Some days are just made for reminiscing. Rainy Fall days in Portland are not too rare, but they bring out the introspective souls – of which I am one. As I approach my 50th birthday, it would only seem normal that I would be doing some reflection. Especially since it seems like just yesterday I was living in the 80s and dancing like a Stray Cat.
To celebrate my birthday, we decided to head down to Oak’s Park and do a little rollerskating. This place was a childhood favorite of mine, and a childhood favorite of my Mom’s. I have history there and I’ve wanted to share that with my imported family. Unfortunately, after we arrived, we realized that today was a school holiday and the place was a zoo. So we drove to the otherside of the river and had lunch at the Spaghetti Factory instead (It was delicious!).
From there, we decided to forgo skating for today and go back tomorrow. We decided to make a Costco stop on the way home. As I crested the Sylvan Hill, leaving Portland and entering Beaverton, I decided to stop at one of the fire stations where I used to work, in West Slope, and ask if I could fill up a low tire.
It turns out that the lieutenant on-duty today was an old friend. I used to play hockey with her twin brother and I did some training when she was hired. We just had a great chat catching up with old times, and she got to meet my family. I’m not usually the kind of guy to stop and ask for favors like that (I’d rather pay the fifty-cents and the mini-mart), but today I felt compelled – and brave.
I was so glad I stopped and caught up with an old-friend
I was so glad I stopped and caught up with an old-friend. Plus, I spent three very memorable years working out of that station. While working at that station, I went through my divorce, got certified as a paramedic, and moved into a new worldview. I have some very clear memories of those days.
On the way to Costco, the kids had fallen asleep, so I dropped off The Wife and continued to drive around. The last few times I’d driven around NW Beaverton/NE Hillsboro, I had gotten a little disoriented. When I left the Portland Metro area 13 years ago, that was all forested, wetlands, pasture, and small family farms. So, I turned on the GPS and began to explore.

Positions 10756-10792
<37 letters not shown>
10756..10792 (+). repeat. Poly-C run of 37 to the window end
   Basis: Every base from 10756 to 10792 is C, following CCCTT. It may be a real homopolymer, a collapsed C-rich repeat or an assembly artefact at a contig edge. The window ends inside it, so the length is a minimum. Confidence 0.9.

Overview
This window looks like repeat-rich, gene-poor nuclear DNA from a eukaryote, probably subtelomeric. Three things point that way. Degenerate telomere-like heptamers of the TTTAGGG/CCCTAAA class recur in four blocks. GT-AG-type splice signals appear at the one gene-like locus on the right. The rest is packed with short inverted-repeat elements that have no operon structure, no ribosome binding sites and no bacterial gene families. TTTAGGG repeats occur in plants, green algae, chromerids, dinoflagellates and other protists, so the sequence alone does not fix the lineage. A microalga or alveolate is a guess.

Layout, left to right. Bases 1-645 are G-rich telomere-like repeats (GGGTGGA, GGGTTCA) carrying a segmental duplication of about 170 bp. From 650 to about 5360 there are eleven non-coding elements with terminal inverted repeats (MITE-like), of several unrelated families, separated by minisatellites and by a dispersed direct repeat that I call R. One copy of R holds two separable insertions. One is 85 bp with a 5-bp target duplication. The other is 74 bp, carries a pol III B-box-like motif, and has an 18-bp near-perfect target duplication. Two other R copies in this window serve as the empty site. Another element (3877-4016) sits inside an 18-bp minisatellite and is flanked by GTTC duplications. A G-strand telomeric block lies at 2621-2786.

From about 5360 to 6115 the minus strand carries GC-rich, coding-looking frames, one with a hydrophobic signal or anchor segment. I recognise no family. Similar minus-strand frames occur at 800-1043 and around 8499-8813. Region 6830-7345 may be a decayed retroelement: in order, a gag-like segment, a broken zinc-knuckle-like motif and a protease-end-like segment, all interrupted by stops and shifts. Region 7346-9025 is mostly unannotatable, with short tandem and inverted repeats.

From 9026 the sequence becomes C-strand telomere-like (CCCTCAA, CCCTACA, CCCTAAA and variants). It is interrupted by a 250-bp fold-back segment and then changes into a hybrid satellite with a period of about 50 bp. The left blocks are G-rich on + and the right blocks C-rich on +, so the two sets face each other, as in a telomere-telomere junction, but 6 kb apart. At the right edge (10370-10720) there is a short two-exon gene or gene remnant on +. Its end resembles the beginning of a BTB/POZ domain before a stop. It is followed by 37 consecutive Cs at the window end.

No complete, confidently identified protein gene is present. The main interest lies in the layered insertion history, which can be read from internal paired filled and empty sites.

I discovered that SW Baseline Rd is no longer a narrow, two-lane country-road. It is now a major arterial rivaling some of the best roads anywhere – complete with light rail, high-denisty housing, heavy retail/commerical, and other transit options. I discovered the downtown Hillsboro has been radically transformed with a new civic building and light rail.
Leaving downtown Hillsboro, I took a gander at the Edward Meadows subdivision off of River Rd. I remember when our family friends moved into there, about 35 years ago. What had been farmland, was being transformed by hundreds of spec houses. As kids, we used to see how many of the newly built, not yet occupied houses we could get into. It was easier than you may imagine, and we never broke anything to gain access.
When I was in my twenties, I house-sat our friend’s home while they did worked in Ireland for six months. I drove slowly by the house. It hadn’t changed. Only the trees were bigger. I remembered when there were no trees anywhere around there.
The biggest shock of the day though, was my careful inspection of the NW Cornelius Pass Rd and Baseline Rd intersection. It wasn’t that long ago that I was responding to car wrecks at that intersection – from the TVFR station on 209th and Tualatin Valley Highway. Back then, that area was extremely rural, heavily wooded, and cars would sometimes disappear into the woods and wouldn’t be discovered for days.
Today, that area has been transformed into a high-traffic, strip-mall carnival. One could disappear into that bastion of capitalism and not be seen for weeks. I was stunned.
the constant in our world is change
I guess I don’t have anything profound to say, other than the constant in our world is change. It was cool to be at Oaks Park, Sellwood, the Old Spaghetti Factory overlooking the Willamette, at the West Slope Fire Station, catching up with an old friend, and cruising some areas where some of my life’s story was written.
I have a strong pull in my heart for nostalgia, but most of all it is fun to retrace the paths of where I grew up and grew wisdom. It’s been said that if we don’t learn from our mistakes, we are destined to repeat them. I’ve made a lot of mistakes in the last 35 years (the first 15 are gimmees), but I’ve learned a lot of lessons.
How about you? Are you still learning – or have you settled?